To go off half-cocked in the figurative sense "speak or act too hastily" (1833) is in allusion to firearms going off unexpectedly when supposedly secure; half-cocked in a literal sense "with the cock lifted to the first catch, at which position the trigger does not act" is recorded by 1750. In 1770 it was noted as a synonym for "drunk." 

Related entries & more 
bury (v.)

Old English byrgan "to raise a mound, hide, enclose in a grave or tomb, inter," akin to beorgan "to shelter," from Proto-Germanic *burzjan- "protection, shelter" (source also of Old Saxon bergan, Dutch bergen, Old Norse bjarga, Swedish berga, Old High German bergan "protect, shelter, conceal," German bergen, Gothic bairgan "to save, preserve"), from PIE root *bhergh- (1) "to hide, protect." Meaning "cover, conceal from sight" is from 1711. Related: Buried; burying. Burying-ground "cemetery" attested from 1711. Buried treasure is from 1801.

The Old English -y- was a short "oo" sound, like modern French -u-. Under normal circumstances it transformed into Modern English -i- (in bridge, kiss, listen, sister, etc.), but in bury and a few other words (merry, knell) it retained a Kentish change to "e" that took place in the late Old English period. In the West Midlands, meanwhile, the Old English -y- sound persisted, slightly modified over time, giving the standard modern pronunciation of blush, much, church.

Related entries & more 
Advertisement
jukebox (n.)

also juke-box, "machine that automatically plays selected recorded music when a coin is inserted," 1939, earlier jook organ (1937), from jook joint "roadhouse, brothel" (1935), African-American vernacular, from juke, joog "wicked, disorderly," a word in Gullah (the creolized English of the coastlands of South Carolina, Georgia, and northern Florida). This is probably from an African source, such as Wolof and Bambara dzug "unsavory." The adjective is said to have originated in central Florida (see "A Note on Juke," Florida Review, vol. vii, no. 3, spring 1938). The spelling with a -u- might represent a deliberate attempt to put distance between the word and its origins.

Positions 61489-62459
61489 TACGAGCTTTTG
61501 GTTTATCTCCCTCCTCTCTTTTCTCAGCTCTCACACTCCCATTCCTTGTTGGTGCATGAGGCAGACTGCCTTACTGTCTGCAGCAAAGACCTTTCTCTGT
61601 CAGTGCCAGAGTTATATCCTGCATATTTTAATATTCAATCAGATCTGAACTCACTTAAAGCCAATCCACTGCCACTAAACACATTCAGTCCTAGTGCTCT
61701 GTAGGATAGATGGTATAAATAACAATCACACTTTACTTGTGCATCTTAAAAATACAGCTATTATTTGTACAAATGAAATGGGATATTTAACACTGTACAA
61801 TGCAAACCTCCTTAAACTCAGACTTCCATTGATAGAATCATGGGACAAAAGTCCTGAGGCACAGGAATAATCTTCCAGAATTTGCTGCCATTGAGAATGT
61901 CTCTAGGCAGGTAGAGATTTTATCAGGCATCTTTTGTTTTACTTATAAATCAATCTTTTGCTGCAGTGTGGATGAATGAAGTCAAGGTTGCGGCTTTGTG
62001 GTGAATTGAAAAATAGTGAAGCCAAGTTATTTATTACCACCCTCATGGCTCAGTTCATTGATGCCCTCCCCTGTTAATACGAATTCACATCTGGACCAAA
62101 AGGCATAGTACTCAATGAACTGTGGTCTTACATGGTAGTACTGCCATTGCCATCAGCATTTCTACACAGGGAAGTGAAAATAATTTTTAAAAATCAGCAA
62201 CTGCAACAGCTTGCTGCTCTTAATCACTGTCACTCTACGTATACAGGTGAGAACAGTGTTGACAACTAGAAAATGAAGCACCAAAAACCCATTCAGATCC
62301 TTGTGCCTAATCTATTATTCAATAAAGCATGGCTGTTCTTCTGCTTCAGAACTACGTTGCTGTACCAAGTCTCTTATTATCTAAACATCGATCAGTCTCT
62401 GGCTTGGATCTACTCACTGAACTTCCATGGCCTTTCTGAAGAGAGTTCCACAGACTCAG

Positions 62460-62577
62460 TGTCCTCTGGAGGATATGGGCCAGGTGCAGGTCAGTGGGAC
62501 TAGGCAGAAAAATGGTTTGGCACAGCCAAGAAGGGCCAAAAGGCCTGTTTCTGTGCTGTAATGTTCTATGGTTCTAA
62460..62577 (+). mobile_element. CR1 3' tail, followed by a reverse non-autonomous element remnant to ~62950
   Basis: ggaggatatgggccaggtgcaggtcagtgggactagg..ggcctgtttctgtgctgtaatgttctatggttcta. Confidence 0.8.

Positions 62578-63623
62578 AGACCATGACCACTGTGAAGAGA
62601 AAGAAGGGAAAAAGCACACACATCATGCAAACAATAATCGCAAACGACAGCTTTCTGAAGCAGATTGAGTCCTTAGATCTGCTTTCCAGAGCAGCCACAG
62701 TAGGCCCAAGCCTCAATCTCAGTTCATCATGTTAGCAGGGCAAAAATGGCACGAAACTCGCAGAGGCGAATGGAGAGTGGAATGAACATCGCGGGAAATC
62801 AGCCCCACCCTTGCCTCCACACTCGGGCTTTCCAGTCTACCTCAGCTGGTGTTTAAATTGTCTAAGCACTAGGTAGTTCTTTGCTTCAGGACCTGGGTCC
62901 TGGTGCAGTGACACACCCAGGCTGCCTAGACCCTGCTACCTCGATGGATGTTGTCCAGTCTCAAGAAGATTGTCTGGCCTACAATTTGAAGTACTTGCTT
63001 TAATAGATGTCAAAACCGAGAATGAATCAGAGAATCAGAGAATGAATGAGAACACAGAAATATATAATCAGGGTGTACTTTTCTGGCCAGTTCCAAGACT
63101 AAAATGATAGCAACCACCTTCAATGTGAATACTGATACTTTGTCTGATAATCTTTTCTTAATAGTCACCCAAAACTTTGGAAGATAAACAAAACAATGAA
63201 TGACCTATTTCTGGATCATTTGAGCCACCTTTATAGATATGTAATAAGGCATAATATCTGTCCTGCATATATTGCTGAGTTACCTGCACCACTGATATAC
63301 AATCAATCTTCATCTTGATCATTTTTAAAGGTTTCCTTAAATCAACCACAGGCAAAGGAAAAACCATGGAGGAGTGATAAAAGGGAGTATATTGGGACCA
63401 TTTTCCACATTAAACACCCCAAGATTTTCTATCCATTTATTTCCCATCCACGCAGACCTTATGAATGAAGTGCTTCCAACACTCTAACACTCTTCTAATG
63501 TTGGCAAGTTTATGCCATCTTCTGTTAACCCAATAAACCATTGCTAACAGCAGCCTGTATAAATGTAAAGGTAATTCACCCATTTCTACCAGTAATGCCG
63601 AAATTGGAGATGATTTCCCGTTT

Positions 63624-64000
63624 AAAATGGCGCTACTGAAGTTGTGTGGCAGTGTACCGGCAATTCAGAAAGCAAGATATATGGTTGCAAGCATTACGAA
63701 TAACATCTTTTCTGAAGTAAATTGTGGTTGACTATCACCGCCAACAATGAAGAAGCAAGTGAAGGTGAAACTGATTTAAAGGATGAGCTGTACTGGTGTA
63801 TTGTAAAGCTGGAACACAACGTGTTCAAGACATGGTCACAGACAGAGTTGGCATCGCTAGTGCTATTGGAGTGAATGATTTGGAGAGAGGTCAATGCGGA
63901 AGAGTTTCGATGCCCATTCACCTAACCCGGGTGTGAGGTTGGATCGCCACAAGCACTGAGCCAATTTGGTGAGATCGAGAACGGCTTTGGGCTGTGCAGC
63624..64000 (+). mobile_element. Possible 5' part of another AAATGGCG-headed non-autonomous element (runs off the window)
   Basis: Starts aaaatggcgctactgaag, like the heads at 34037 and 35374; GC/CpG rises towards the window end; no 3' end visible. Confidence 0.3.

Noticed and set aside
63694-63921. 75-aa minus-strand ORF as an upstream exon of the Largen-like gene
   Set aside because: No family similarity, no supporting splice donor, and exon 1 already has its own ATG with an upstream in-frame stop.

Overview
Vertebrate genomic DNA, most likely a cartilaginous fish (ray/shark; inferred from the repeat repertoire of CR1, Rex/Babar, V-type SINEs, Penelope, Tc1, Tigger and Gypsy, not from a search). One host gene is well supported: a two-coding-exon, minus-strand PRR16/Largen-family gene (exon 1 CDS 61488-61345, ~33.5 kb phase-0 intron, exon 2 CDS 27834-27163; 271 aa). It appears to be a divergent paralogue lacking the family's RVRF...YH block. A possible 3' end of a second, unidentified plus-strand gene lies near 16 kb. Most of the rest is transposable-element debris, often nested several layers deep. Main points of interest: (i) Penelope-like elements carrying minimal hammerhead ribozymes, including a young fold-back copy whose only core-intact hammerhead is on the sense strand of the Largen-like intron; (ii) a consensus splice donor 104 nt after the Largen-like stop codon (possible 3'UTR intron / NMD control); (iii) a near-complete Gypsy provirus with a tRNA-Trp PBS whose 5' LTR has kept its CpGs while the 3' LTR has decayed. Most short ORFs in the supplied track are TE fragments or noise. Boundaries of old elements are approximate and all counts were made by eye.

For a long time the commercial juke trade resisted the name juke box and even tried to raise a big publicity fund to wage a national campaign against it, but "juke box" turned out to be the biggest advertising term that could ever have been invented for the commercial phonograph and spread to the ends of the world during the war as American soldiers went abroad but remembered the juke boxes back home. ["Billboard," Sept. 15, 1945]
Related entries & more 
survivor (n.)

early 15c. in the legal sense of "one who outlives another," agent noun from survive. Meaning "one who has a knack for pulling through adversity" is attested from 1971. Survivor syndrome as a name for the feeling of guilt in some who have lived through a traumatic event in which others died is recorded by 1968.

[I]t may have been wrong to say that after Auschwitz you could no longer write poems. But it is not wrong to raise the less cultural question whether after Auschwitz you can go on living—especially whether one who escaped by accident, one who by rights should have been killed, may go on living. His mere survival calls for the coldness, the basic principle of bourgeois subjectivity, without which there could have been no Auschwitz; this is the drastic guilt of him who was spared. By way of atonement he will be plagued by dreams such as that he is no longer living at all. [Theodor Adorno, "Negative Dialectics," 1966]
Related entries & more 
call (v.)